September 20, 2023
Inguinal hernia repair and procedures to address acute cholecystitis are among the most performed surgeries in the US. But even with hundreds of thousands of procedures completed each year, general surgeons and care teams can have different approaches for managing these conditions.
General surgeons seeking to learn the alternatives should plan to attend the inaugural pro/con debate, PS203: The Great Debates - Biliary and Hernia, on Tuesday, October 24, at 8:00 am in Ballroom East.
In this session, experts will discuss two treatment modalities for hernia and cholecystitis: open inguinal hernia repair versus minimally invasive repair, and percutaneous cholecystostomy versus cholecystectomy, respectively. These conditions and their two prevailing treatments are well-known and effective, providing the perfect topics for this debate.
“The two topics in the Great Debates are very important to general surgeons, whether you work in an academic setting or private practice,” said session moderation Benjamin K. Poulose, MD, FACS, the Robert M. Zollinger Lecrone-Baxter Chair, chief of the Division of General and Gastrointestinal Surgery, and professor of surgery at The Ohio State University Wexner Medical Center in Columbus.
Surgeons’ training affects the skillset they hone as they develop in their careers, which can diverge significantly in the case of open versus minimally invasive inguinal hernia repair. The same holds true for acute cholecystitis, where training and resource availability can change a surgeon’s decision-making. Do they take a laparoscopic approach or use a robotic system to remove the gallbladder, or could usage of percutaneous drainage change management of their patient?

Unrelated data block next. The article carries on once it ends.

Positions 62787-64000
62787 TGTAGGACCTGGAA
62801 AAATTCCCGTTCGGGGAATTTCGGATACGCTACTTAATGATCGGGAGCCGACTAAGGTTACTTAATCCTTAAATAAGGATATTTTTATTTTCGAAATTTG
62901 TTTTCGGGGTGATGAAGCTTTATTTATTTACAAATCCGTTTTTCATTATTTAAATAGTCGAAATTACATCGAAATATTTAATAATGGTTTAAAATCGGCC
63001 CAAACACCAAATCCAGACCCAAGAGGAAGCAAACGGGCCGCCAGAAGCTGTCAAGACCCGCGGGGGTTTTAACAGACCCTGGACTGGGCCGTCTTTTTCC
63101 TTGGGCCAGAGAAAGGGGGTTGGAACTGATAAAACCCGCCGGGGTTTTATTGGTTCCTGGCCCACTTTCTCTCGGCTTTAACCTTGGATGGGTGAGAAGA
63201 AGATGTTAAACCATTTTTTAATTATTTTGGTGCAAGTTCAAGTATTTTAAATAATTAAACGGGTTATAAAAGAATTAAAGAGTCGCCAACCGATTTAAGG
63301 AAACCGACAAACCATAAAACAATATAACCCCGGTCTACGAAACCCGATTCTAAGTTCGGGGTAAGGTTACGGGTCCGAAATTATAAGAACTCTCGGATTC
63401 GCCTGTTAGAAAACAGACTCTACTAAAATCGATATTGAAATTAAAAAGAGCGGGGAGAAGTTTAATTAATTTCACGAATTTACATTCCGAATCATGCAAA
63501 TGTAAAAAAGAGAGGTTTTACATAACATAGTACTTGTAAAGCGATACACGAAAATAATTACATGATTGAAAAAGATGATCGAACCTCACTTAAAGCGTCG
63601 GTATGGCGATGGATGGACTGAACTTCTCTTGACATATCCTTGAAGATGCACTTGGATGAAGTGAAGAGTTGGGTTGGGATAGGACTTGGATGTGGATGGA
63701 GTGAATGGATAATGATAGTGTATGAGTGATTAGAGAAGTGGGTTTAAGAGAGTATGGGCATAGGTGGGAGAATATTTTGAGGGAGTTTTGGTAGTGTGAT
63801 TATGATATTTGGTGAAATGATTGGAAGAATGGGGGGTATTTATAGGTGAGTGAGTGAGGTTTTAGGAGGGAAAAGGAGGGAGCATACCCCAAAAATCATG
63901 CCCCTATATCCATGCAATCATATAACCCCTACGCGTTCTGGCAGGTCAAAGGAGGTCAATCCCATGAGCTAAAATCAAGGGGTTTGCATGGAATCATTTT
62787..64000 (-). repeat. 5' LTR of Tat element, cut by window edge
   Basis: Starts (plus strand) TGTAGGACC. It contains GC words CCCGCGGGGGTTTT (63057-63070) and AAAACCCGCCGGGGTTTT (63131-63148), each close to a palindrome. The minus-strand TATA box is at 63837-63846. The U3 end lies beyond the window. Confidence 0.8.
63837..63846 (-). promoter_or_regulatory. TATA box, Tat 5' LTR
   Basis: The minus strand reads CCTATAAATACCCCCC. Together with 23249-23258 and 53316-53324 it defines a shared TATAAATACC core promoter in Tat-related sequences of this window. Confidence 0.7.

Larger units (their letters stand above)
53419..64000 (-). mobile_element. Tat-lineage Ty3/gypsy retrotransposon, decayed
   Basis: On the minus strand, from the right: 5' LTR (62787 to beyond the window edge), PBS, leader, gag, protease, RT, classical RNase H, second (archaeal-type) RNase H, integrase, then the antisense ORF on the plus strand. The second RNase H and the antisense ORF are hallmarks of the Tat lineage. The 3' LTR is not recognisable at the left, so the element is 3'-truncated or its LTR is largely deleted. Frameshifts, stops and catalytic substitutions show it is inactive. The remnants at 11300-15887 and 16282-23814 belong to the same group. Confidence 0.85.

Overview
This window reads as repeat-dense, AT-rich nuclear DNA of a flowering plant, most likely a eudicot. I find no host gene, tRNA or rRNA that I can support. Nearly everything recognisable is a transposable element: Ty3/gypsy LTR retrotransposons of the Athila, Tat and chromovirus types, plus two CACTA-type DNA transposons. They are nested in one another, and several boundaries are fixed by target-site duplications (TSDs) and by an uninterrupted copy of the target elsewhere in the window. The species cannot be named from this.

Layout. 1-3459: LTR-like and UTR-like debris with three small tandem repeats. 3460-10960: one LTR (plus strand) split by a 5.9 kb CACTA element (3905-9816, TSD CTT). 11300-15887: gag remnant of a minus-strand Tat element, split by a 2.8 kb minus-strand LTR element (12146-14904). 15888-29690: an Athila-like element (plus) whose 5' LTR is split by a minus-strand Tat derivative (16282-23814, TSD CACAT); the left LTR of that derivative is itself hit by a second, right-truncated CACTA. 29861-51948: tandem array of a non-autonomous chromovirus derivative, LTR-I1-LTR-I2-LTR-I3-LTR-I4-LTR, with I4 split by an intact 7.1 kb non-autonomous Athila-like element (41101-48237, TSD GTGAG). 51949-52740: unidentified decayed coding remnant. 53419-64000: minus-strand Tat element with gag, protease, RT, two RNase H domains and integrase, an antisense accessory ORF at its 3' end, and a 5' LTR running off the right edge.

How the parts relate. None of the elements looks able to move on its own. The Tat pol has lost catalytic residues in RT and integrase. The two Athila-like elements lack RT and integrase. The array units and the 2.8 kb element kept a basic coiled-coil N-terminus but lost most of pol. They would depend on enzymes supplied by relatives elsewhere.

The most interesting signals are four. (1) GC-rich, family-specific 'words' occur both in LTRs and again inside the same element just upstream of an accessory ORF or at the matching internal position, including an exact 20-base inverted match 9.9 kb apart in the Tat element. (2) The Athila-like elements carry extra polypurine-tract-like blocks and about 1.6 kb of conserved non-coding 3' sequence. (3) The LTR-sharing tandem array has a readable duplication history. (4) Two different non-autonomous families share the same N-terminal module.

“These are both problems we face with our patients daily, and this a debate we have in our clinics, our operating rooms, and our offices. What makes this interesting is that there are an increasing number of ways to treat inguinal hernias or complex gallbladder problems, and sorting out which way works for your particular patient, given your particular skillset, is what we’re trying to achieve,” Dr. Poulose said.
Because there are clear preferences among general surgeons, Dr. Poulose anticipates a lively and informative discussion, especially for surgeons who aren’t familiar with one side of the debate. Most of all, he said he looks forward to adding an important element of conversation to two key topics in general surgery.
“I’m excited about seeing a civil discussion and debate around controversial topics in general surgery. Our field, admittedly, hasn’t always discussed controversial topics in a productive way, and I think that must change,” Dr. Poulose said. “It’s great to see the ACS leading the way in fostering a debate in this setting, because if we don’t have the ability to discuss complex and controversial issues, it doesn’t lead to better treatment for our patients. But if we can, not only do we win, but our patients win as well.”